Your Mother Was Right

August 29th, 2012 BY ChrisD | No Comments
fresh fruits and vegetables

If your mom was like mine, she probably didn’t let you leave the table until you finished the food on your plate. She may have made mention of other people needing food or the cost of food. In any case, she was preaching against waste.

It’s too bad that Americans didn’t heed that advice. According to a report by the Natural Resources Defense Council (NRDC), about 40 percent of the food in the United States ends up in the trash. That waste amounts to a staggering $165 billion each year.

Food Scraps and Municipal Solid Waste
Food scraps made up just under 14 percent of the municipal solid waste in 2010, explains the U.S. Environmental Protection Agency (EPA). Americans throw away nearly three times as much food as they did in 1960. In 2010, over 34 million tons of food was discarded.

About half of the country’s fresh produce goes uneaten. This fact is especially troubling in light of the fact that many Americans don’t get enough of these essential food groups in their diet. The “Dietary Guidelines for Americans, 2010″ strongly urges people to get adequate amounts of fruits and vegetables in their daily diets.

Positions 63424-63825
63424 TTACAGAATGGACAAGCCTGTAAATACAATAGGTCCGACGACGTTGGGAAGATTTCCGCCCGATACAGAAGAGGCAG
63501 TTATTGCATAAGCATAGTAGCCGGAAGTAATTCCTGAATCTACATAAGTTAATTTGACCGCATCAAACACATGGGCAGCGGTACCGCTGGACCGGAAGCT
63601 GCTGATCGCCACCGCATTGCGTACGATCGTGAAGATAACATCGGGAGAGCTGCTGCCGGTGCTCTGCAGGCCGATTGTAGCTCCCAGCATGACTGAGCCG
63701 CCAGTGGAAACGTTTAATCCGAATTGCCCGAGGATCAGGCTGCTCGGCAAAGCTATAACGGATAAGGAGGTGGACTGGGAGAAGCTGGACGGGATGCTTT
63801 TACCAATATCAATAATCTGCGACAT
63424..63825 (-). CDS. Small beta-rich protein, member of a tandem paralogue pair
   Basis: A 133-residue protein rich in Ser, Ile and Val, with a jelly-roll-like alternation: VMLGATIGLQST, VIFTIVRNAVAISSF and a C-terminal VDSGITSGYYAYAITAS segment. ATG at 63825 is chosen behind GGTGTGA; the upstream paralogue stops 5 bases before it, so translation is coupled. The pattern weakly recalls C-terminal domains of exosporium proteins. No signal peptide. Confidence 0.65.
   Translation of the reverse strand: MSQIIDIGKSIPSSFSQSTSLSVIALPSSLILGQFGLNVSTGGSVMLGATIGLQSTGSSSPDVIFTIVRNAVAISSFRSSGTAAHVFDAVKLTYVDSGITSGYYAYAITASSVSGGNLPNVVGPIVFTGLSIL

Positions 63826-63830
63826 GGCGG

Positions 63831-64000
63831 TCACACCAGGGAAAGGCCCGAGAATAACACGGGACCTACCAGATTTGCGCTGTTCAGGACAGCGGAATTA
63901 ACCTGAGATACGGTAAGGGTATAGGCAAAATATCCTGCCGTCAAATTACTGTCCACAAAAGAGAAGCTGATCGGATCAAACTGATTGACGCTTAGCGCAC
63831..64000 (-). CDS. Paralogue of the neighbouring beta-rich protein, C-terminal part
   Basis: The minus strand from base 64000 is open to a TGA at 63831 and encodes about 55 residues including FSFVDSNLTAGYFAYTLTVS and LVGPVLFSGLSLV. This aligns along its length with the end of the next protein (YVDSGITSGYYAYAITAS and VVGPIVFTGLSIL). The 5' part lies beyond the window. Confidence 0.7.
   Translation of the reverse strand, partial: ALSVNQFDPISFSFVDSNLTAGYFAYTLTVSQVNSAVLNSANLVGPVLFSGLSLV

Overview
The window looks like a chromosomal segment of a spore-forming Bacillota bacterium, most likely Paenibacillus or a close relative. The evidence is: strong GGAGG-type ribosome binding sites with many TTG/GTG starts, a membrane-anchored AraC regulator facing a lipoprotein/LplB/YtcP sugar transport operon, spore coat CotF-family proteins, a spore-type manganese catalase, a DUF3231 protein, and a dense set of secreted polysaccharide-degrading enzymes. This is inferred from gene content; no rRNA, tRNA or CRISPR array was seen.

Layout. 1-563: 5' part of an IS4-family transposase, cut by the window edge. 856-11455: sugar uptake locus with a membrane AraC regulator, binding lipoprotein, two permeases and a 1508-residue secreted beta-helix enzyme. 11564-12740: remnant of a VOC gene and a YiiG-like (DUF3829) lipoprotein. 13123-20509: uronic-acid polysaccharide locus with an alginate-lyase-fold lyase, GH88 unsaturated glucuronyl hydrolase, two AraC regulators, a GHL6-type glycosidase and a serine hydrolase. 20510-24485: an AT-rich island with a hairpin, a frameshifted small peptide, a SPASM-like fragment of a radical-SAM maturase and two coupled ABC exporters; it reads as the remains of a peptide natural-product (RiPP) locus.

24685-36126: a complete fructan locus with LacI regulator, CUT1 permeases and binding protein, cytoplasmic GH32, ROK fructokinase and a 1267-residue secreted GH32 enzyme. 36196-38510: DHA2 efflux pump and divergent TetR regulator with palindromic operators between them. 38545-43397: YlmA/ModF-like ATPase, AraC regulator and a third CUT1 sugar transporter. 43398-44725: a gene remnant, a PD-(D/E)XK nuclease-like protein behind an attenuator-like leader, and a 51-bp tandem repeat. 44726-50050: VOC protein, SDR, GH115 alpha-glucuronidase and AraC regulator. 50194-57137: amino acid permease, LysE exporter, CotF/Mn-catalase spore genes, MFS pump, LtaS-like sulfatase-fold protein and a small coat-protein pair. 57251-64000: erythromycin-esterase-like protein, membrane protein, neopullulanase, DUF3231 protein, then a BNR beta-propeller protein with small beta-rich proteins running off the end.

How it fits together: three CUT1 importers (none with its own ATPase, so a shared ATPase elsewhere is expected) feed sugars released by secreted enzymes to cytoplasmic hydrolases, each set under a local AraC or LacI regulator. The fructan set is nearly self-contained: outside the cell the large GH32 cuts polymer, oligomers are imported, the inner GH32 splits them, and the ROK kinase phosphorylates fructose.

Food Scraps and Climate Change
The waste means more than losses of foods that could feed others. It is also a drain on resources like water that go toward food that is never eaten. As the NRDC report explains, this waste makes up nearly 25 percent of the total methane emissions in the United States, along with 4 percent of the oil used. The food that ends is wasted is a significant contributor to global warming and climate change.

Whether it’s produce or meat, a great deal of energy goes into bringing the food to your table from the water used to grow it to the fuel needed to get it to market. When your mom admonished you about wastefulness, she was absolutely right. An additional 25 million people could benefit from a mere 15 percent reduction in food losses.

Some waste, of course, is unavoidable. Food goes bad and becomes unsafe to consume. However, you can change the tide with one simple lifestyle change. By watching portion sizes, you can help avoid some of the unnecessary food losses. Both you and the environment will benefit by your green choice.

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